The MOC reflex during active listening to speech

Angela C. Garinis, Theodore Glattke, Barbara K. Cone

Research output: Contribution to journalArticlepeer-review

37 Scopus citations


Purpose: The purpose of this study was to test the hypothesis that active listening to speech would increase medial olivocochlear (MOC) efferent activity for the right vs. the left ear. Method: Click-evoked otoacoustic emissions (CEOAEs) were evoked by 60-dB p.e. SPL clicks in 13 normally hearing adults in 4 test conditions for each ear: (a) in quiet; (b) with 60-dB SPL contralateral broadband noise; (c) with words embedded (at -3-dB signal-to-noise ratio [SNR]) in 60-dB SPL contralateral noise during which listeners directed attention to the words; and (d) for the same SNR as in the 3rd condition, with words played backwards. Results: There was greater suppression during active listening compared with passive listening that was apparent in the latency range of 6- to 18-ms poststimulus onset. Ear differences in CEOAE amplitudewere observed in all conditions,with right-earamplitudes larger than those for the left. The absolute difference between CEOAE amplitude in quiet and with contralateral noise, a metric of suppression, was equivalent for right and left ears. When the amplitude differences were normalized, suppression was greater for noise presented to the right and the effect measured for a probe in the left ear. Conclusion: The findings support the theory that cortical mechanisms involved in listening to speech affect cochlear function through the MOC efferent system.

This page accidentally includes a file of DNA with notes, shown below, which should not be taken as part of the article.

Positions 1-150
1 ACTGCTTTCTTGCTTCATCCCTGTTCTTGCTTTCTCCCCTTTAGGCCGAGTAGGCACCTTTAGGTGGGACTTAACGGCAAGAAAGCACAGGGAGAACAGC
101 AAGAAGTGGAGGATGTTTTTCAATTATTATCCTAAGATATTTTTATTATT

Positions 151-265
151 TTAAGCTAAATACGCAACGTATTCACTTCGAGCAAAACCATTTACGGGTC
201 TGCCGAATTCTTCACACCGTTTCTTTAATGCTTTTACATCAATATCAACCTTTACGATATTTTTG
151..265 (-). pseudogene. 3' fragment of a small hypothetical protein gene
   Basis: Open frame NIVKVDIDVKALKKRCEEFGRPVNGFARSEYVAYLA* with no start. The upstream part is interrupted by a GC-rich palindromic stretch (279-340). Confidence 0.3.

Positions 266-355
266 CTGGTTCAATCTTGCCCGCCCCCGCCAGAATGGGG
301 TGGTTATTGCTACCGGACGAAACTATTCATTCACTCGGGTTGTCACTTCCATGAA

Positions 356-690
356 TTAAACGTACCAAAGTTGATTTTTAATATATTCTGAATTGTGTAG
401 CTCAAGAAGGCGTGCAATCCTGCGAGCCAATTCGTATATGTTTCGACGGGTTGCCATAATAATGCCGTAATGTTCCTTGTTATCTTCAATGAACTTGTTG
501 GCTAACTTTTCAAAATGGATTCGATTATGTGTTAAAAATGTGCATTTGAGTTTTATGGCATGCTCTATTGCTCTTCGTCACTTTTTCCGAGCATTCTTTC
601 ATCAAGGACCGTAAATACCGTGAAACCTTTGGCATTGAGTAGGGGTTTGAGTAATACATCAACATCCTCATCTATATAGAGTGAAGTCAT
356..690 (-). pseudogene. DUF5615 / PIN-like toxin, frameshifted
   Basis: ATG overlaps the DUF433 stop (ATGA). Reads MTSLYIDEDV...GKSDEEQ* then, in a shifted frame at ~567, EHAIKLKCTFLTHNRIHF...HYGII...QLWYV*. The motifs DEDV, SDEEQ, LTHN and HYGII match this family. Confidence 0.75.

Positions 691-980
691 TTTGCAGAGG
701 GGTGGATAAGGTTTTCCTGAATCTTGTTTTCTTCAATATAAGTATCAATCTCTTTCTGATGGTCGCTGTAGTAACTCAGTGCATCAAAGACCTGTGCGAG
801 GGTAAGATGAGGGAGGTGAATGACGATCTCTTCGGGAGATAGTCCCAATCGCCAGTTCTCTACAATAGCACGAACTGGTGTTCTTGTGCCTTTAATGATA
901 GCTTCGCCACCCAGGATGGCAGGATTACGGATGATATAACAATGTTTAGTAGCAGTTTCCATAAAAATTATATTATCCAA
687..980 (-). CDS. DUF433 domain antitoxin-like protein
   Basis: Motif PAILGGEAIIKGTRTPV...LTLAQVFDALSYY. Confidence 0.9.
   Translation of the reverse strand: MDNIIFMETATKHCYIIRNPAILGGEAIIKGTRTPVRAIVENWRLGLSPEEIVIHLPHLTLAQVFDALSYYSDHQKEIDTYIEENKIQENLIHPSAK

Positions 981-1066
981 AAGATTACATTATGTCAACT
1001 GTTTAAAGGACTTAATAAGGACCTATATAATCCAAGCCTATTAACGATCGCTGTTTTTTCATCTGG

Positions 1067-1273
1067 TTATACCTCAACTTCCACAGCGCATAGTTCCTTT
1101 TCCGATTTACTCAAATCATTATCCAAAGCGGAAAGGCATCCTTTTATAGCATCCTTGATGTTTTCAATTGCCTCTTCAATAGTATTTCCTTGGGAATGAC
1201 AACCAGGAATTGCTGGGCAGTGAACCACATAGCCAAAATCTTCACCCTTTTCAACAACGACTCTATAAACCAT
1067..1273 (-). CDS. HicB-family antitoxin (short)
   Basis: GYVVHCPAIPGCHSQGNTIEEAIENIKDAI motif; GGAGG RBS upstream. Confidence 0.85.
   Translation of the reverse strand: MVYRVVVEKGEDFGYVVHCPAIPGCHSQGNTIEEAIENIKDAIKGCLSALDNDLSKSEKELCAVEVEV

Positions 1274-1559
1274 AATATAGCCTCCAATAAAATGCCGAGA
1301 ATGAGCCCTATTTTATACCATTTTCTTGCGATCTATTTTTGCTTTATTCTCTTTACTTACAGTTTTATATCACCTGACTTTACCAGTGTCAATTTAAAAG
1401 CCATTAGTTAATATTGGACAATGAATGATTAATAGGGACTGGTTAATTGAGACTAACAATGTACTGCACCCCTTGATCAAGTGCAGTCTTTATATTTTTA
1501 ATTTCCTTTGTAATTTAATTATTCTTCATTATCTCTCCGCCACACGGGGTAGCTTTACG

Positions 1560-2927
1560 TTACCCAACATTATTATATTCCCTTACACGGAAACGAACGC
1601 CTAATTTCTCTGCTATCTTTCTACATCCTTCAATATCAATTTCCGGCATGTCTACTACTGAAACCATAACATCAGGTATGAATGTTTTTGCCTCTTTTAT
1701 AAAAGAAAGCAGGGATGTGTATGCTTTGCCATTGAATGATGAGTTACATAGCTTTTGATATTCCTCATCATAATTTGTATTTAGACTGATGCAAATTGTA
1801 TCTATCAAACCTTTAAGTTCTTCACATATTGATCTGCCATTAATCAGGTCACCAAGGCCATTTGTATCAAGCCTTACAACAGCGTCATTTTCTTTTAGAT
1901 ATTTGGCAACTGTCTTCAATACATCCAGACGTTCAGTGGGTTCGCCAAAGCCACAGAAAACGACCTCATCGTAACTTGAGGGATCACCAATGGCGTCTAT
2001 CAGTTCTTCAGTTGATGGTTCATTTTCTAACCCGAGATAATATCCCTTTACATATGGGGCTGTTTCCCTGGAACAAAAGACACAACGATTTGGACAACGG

Original languageEnglish (US)
Pages (from-to)1464-1476
Number of pages13
JournalJournal of Speech, Language, and Hearing Research
Issue number5
StatePublished - Oct 1 2011


  • Attention
  • Click-evoked otoacoustic emissions (CEOAEs)
  • Contralateral suppression
  • Efferent system
  • Medial olivocochlear (MOC) reflex
  • Medial olivocochlear bundle (MOCB)

ASJC Scopus subject areas

  • Language and Linguistics
  • Linguistics and Language
  • Speech and Hearing


Dive into the research topics of 'The MOC reflex during active listening to speech'. Together they form a unique fingerprint.

Cite this